Posted On:5/07/2010 3:54pm
Style: Nothing - yet
Originally Posted by Howard Popkin
No, no books :)
The line movements are to show the principle of how the motion travels. They aren't meant as combat dominoes.
Those knot techniques were used to cramp a person for a split second while the sword was drawn.
I honestly do not have a good handle on them yet, but when I do, I promise I will let you know.
As with anything, context is useful.
So, is he basically telling them to feel the motion he imparts to them, then transfer it to the next guy in line? An understanding body mechanics through experiencing-type thing?
Do you guys do empty hand vs. knife, as a matter of interest? I've seen the videos of Shodokan Aikido peeps doing that full-contact with resistance (wooden knife) and it always stuck me as something that could prove to be genuinely useful on the str33tz (if only to give students an idea of how hard it is to fight barehanded against a guy with a blade without getting cut).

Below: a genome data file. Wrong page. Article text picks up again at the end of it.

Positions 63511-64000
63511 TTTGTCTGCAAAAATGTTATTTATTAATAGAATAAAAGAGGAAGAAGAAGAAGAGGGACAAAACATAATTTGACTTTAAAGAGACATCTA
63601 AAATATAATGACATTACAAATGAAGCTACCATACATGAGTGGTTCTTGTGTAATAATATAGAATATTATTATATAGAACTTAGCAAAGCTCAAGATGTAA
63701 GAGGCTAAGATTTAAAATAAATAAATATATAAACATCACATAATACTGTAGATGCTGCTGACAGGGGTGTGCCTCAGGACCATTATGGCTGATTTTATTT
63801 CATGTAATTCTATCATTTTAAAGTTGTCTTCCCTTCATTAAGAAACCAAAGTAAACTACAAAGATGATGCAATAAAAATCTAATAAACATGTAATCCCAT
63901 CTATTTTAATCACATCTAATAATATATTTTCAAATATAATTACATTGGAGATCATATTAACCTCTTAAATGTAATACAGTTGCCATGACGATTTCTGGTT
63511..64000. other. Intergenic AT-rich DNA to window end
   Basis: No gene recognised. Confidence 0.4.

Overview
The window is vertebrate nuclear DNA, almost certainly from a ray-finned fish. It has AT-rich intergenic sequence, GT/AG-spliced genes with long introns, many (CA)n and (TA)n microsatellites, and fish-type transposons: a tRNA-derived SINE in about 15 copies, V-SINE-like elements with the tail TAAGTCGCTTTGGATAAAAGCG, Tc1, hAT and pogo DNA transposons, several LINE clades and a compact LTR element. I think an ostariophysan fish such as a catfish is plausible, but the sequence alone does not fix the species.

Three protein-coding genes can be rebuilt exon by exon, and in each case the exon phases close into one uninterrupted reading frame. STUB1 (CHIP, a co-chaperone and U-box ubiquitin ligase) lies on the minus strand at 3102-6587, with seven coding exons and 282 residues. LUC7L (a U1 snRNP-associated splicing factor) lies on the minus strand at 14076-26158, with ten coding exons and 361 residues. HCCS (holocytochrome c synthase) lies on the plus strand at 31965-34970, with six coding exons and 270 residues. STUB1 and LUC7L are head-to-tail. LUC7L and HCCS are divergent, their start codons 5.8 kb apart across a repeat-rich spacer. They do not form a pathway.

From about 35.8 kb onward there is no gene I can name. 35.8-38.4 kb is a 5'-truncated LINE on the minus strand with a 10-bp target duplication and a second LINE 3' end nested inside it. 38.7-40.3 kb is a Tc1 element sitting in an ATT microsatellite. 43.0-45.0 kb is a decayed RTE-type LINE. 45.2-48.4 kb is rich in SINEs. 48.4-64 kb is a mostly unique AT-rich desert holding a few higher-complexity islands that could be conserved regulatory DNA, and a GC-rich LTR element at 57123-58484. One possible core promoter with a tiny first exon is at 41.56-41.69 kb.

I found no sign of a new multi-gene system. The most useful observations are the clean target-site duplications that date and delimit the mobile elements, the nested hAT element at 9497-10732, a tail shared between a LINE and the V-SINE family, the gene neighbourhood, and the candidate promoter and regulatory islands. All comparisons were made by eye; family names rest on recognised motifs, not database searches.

Posted On:5/13/2010 7:03pm
I have had a crazy few weeks. Sorry for the late reply.
There are many classical weapons in Daitoryu.
I have a varied back ground and I like the Philipino style movements for street practicality, but I study the classical Japanese ones to understand why the movements got that way.
They were really stabbing to penetrate armor, as opposed to slashing multiple vital areas. Different concepts for different reasons.
Please e-mail me at firstname.lastname@example.org.
I'm not on here often.
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